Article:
‘Spirit Of Light’, his first
appearance on Slam, as one of my
Radio 3 Impressions records of
the year. The only problem is, I
can’t remember any longer what
year it was. Maybe 1996 or so.
Morgan has continued to evolve
impressively. He’s another of the
latter-day revivers of the C
melody saxophone recently discussed
by John Robert Brown in
JJ. ‘Wonder Land’ and ‘Broken
Palaces’ consolidated a relationship
with drummer Jeff Barnes,
the first of them a furious blast
of saxophone/percussion that
inevitably called up comparisons
with Trane/Ali, the second closer
to the mysterious, almost Middle
Eastern sound that Morgan pursues
on ‘Domino’.
I suspect the C melody playing on
‘Nisir’ nudged him further in this
direction. On most of these tracks,
and particularly on soprano, Morgan
gets a plangent shawm-like
sound, with a pleasant, controlled
wobble; or perhaps it’s inspired
by label boss George Haslam’s
tarogato, though it’s put to rather
different ends. After listening
several times through, I convinced
myself that the only obvious
influence here was pre-Moiré
Trevor Watts, the mournful
melodist of ‘Prayer For Peace’.
That lineage is particularly obvious
on the lovely title track,
which also draws on a certain tradition
of modern English pastoral.
One can almost imagine it turning
up on a Robert Fripp project . . . or
something by Hans Koch . . .
There’s not much bebop in this
music. Morgan doesn’t go in for
flashy virtuosity. The line is always
thoughtful and measured. Barnes is
still a key component of the sound,
but Ambler and French, Haywood
less obviously, make significant
interventions. As a long-standing
fan, my vote is probably assumed,
but this really is a fascinating
record, packed with atmosphere,
unflashily clever, emotional without
Brian Morton Jazz Journal, June 2010


03/05/2010 Bruce Lee Gallanter

GREG MORGAN With CHRIS AMBLER/DAN HAYWOOD/JEFF BARNES/PETE FRENCH - Domino (Slam 281; UK) This music draws on an ancient tradition: it owes as much to Aeschylus as it does to late-John Coltrane and Albert Ayler. The expressionism of the music - fragmented rhythms, atonality, deeply-felt melodic beauty - is there to intensify the unity of the drama. The pieces are like disconnected scenes: dialogue, recitative, chorus, aria. And the story is perhaps Mazeppa.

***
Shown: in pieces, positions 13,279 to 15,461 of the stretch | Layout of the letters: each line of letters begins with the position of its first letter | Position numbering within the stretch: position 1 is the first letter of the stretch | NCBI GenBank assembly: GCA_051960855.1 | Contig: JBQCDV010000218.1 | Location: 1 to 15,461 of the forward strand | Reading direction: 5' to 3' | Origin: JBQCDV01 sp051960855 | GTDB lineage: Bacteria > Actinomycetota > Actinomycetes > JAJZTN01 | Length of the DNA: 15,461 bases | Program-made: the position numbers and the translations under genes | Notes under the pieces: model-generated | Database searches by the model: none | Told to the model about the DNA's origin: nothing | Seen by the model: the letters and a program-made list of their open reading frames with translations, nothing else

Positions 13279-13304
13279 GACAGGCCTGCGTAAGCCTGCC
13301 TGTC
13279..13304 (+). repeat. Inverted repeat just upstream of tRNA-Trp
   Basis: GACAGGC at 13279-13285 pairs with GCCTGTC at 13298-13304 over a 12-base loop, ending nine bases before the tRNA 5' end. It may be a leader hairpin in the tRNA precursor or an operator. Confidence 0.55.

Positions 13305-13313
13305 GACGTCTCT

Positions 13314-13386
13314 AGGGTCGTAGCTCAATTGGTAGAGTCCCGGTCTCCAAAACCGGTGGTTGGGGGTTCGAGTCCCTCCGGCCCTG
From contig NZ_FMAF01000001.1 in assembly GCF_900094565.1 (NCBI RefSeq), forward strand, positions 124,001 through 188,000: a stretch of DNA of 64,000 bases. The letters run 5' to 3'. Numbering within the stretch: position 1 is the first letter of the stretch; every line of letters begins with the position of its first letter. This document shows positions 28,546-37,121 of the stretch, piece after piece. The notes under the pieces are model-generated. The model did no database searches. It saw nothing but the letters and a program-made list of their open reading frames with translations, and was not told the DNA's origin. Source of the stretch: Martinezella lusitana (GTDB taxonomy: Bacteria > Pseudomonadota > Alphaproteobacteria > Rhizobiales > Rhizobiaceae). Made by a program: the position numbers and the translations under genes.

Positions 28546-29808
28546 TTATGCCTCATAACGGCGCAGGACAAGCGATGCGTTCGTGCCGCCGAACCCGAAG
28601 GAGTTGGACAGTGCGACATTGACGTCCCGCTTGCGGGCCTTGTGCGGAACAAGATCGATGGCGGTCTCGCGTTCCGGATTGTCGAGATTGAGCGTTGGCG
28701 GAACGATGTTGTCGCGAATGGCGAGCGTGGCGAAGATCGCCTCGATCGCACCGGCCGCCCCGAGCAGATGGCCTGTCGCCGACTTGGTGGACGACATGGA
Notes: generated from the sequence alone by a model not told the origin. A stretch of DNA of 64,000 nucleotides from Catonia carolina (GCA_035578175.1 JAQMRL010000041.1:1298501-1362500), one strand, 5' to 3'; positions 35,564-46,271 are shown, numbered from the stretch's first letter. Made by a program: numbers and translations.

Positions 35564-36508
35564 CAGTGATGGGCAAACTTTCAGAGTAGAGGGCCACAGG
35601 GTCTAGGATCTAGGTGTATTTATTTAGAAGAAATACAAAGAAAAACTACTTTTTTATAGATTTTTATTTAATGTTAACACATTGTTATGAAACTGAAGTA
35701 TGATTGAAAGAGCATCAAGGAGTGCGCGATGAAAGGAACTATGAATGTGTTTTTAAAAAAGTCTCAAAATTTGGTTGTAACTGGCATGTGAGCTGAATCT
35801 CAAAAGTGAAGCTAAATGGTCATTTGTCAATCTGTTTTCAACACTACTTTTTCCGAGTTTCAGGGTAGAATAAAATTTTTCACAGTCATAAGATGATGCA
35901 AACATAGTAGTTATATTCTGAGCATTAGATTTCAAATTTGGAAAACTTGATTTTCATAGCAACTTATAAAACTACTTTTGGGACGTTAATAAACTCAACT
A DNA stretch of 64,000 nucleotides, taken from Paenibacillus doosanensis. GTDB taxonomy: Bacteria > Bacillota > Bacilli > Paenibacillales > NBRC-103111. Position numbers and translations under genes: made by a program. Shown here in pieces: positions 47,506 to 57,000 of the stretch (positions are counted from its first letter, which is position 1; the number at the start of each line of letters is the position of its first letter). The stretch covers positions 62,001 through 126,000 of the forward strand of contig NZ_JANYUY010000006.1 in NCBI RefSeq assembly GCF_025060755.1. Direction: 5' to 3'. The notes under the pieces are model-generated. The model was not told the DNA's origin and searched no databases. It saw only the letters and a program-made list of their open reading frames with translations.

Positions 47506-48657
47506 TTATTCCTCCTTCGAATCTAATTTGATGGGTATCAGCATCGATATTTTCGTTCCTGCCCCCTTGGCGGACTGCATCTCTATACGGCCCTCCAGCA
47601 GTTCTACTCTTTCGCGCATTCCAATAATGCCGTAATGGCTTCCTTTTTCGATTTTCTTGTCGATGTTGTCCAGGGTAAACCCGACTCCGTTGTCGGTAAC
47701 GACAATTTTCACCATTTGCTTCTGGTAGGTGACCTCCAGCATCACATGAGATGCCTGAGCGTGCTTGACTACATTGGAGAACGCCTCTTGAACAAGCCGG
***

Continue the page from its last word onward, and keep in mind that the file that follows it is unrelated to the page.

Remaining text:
"Greg Morgan on tenor & soprano saxes, with Dan Haywood on guitar, Pete French on organ and Jeff Barnes & Chas Ambler on drums. I can't say that I was familiar with any of the members of quintet before hearing this disc, but the Slam label is renown for introducing us the dozen of fine musicians from the UK, as well as Italy, Argentina & Cuba. Saxist Greg Morgan wrote all of the songs on this disc. Although there are two drummers, they only play together on two pieces. The group has a more earthy, jazz/rock sort of sound. When Greg switches to soprano sax on "Frogs for Snakes" he sounds like he playing bagpipes or something equally spiritual or ritualistic with swirling percussion and guitar underneath. There is a somber, eerie duo for tenor sax and organ which is nice change of pace from some of the more intense discs I've reviewed today. Mr. Morgan switches to piano for parts of two pieces and plays elegantly on "Morning Land". This disc seems more like a solo offering at times since only the sax is featured on most of these pieces. The good thing is that Greg Morgan does have a strong tone on both saxes and shines throughout." - Bruce Lee Gallanter, Downtown Music Gallery